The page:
Peripheral Nerves with Higher Long-Chain Omega-3s Better Protected from Injury
Peripheral nerves—those in the trunk and limbs—connect the brain and spinal cord to all other parts of the body. They allow us to sense temperature, pressure, touch and so on. If disease or injury damages the peripheral nerves, communication between the affected area and the brain is disrupted and sensory information may not be appropriately relayed. Such circumstances make an individual more susceptible to injury, burns and falls. Damage to the peripheral nerves is called peripheral neuropathy and can be sensed by tingling, numbness, pricking sensations or muscle weakness (Illustration). Conditions that may result in peripheral neuropathy include diabetes mellitus, alcohol abuse, tumors, repetitive strain injuries, autoimmune diseases, infections and traumatic injury. Peripheral neuropathies can often be treated, sometimes cured and usually managed to prevent new damage. As long as the nerve cells have not been destroyed, peripheral nerves can regenerate.
One strategy for improving the neural sensitivity of patients with peripheral neuropathy is to promote nerve regeneration. A promising approach for this is to increase the availability of long-chain omega-3 fatty acids (omega-3s), found mainly in fish and shellfish. Research attention has focused particularly on DHA, one of the two major seafood omega-3s. Several studies in animals have shown that dietary restriction of omega-3s leads to lower levels of DHA in the brain and retina. Animals fed supplemental DHA exhibit improved visual acuity, nerve growth and resistance to damage from injury or disease. Nerves require DHA to grow and concentrate this fatty acid in their endings where growth occurs. A clear demonstration of the effect of DHA on nerve regeneration is described in a study on corneal nerves in this issue.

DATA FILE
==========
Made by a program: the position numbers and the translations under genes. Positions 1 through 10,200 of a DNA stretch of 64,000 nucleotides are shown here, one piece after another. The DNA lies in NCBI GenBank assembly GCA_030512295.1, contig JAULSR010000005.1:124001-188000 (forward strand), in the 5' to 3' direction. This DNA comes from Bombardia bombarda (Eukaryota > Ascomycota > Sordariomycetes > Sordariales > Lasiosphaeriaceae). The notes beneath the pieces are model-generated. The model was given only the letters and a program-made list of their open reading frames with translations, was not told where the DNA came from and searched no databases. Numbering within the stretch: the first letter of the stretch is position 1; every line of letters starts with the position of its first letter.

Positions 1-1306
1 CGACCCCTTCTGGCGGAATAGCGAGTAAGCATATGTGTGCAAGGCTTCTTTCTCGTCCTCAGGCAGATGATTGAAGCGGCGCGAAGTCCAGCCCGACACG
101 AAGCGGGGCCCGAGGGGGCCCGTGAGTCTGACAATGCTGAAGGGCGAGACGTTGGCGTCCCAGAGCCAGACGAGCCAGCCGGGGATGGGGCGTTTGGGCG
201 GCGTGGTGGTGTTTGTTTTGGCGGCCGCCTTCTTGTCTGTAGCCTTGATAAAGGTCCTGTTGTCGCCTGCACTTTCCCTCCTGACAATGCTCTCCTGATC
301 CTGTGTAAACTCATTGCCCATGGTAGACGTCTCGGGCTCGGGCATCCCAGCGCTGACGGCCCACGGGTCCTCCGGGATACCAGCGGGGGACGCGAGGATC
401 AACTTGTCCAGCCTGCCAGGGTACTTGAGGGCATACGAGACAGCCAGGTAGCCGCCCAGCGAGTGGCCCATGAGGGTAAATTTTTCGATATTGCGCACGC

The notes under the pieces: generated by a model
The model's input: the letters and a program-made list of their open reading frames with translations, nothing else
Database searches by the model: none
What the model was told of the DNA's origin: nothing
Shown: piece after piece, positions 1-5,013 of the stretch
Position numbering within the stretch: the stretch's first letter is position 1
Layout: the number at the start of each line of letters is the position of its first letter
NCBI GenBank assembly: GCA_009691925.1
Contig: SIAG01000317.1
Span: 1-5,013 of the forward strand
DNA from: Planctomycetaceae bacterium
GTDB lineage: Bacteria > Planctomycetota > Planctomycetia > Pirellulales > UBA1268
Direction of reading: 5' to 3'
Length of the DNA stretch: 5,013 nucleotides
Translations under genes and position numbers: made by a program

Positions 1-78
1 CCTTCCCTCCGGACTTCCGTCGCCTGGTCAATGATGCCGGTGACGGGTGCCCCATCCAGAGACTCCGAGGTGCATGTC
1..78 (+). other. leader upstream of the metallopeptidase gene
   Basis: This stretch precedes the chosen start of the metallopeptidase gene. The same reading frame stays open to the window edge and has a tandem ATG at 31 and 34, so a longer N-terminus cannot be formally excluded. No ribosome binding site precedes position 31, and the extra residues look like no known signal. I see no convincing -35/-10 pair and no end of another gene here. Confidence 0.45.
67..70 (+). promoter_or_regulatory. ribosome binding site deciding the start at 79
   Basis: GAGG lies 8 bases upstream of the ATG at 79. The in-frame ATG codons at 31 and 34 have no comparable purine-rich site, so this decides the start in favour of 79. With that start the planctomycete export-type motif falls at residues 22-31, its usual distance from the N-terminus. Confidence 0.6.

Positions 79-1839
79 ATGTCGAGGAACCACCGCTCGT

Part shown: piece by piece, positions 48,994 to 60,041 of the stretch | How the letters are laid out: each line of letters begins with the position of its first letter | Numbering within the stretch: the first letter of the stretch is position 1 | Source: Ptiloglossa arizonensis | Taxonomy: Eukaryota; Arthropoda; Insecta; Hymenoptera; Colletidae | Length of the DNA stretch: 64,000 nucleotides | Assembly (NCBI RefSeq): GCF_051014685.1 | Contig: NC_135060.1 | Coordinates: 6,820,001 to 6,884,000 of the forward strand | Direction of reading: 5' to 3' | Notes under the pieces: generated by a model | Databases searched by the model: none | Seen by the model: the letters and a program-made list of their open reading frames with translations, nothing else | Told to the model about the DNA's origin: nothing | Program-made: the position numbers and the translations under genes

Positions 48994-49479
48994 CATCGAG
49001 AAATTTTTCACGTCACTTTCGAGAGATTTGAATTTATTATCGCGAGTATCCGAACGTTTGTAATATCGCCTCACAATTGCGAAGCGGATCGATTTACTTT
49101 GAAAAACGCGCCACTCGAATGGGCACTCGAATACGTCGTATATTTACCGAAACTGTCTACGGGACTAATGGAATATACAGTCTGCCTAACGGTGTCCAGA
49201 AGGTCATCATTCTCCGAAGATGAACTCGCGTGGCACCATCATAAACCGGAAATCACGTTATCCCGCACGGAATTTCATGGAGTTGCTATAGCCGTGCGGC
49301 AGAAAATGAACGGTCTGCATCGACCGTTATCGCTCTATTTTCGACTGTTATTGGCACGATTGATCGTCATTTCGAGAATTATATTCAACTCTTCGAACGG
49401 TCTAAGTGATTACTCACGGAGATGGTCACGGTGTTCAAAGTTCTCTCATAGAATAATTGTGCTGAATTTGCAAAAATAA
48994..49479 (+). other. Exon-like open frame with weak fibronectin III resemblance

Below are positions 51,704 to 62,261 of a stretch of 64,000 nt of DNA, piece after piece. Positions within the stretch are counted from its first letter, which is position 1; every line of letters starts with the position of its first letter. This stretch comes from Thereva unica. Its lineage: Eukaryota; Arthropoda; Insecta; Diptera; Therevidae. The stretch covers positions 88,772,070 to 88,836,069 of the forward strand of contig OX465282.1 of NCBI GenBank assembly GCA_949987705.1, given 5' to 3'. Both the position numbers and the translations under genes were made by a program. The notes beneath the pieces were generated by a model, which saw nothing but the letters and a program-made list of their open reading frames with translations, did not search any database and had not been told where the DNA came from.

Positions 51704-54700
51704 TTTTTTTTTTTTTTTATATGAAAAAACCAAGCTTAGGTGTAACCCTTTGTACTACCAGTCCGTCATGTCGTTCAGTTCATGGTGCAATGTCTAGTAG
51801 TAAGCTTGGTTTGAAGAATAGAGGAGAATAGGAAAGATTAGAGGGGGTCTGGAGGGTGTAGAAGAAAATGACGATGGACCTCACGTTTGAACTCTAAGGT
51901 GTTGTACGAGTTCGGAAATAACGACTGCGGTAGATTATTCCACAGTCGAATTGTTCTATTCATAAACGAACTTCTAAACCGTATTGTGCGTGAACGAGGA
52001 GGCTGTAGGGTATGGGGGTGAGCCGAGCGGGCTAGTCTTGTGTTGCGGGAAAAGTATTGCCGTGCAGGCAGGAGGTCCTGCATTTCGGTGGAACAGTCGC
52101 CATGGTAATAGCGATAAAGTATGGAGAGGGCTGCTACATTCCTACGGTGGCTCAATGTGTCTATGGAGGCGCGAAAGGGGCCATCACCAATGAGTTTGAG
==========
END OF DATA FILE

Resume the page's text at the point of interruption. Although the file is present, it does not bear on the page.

Other research has reported improved recovery and reduced damage after spinal cord injury in animals given DHA or omega-3s. In this article, investigators in London, UK, evaluated the effect of peripheral nerve injury and recovery in animals with higher levels of omega-3s and lower amounts of omega-6 fatty acids. They used mice specially bred to have more omega-3s and less omega-6s in their tissues and compared them with control animals.
First, the researchers analyzed the fatty acids in spinal cord neurons (Figure) and confirmed that the specially bred animals had significantly more DHA. These neurons also had higher levels of another long-chain omega-3 (DPA). Next, they stretched isolated nerve cells from these animals and assessed their ability to withstand strain. This mechanical injury resulted in a 2½-fold loss of cells compared with uninjured cells. However, cells from the high-omega-3 animals lost only 13% of their cells.
The researchers also explored the ability of the nerve cells to withstand an atmosphere of reduced oxygen. Those conditions were designed to mimic what happens when blood flow is reduced, which reduces the supply of oxygen. When the cells from control animals were kept in a low-oxygen atmosphere for a time, 8% to 21% of the cells perished. In contrast, cells from the high omega-3 animals resisted damage from the low oxygen environment and were comparable to cells not exposed to low oxygen.
Working with the whole animal, the investigators examined peripheral nerve recovery in the control and high omega-3 animals. As early as one day after sciatic nerve injury, the high omega-3 animals were more responsive to touch than the control animals. This difference was observed with the amount of force needed to provoke the injured limb to withdraw. After 4 and 7 days, both groups had improved, but the high omega-3 animals were significantly more sensitive than the control animals by day 7. In a separate evaluation, the investigators observed significantly improved recovery in the high omega-3 animals compared with the controls, although recovery was not complete.
In summary, these studies showed that peripheral nerve fibers and cells enriched in long-chain omega-3s are more resistant to injurious conditions, regenerate better and lose less functional ability compared with conventional nerve fibers. These observations suggest that higher levels of omega-3s in peripheral nerves may have protective effects and may confer greater resistance to adverse conditions. In these demonstration studies, nerve enrichment was accomplished using animals specially bred to have higher tissue levels of omega-3s. A big question is whether increasing the consumption of omega-3s would have the same effect. These findings may spark more studies aimed at improving nerve regeneration with omega-3s in individuals with peripheral neuropathy or nerve injury.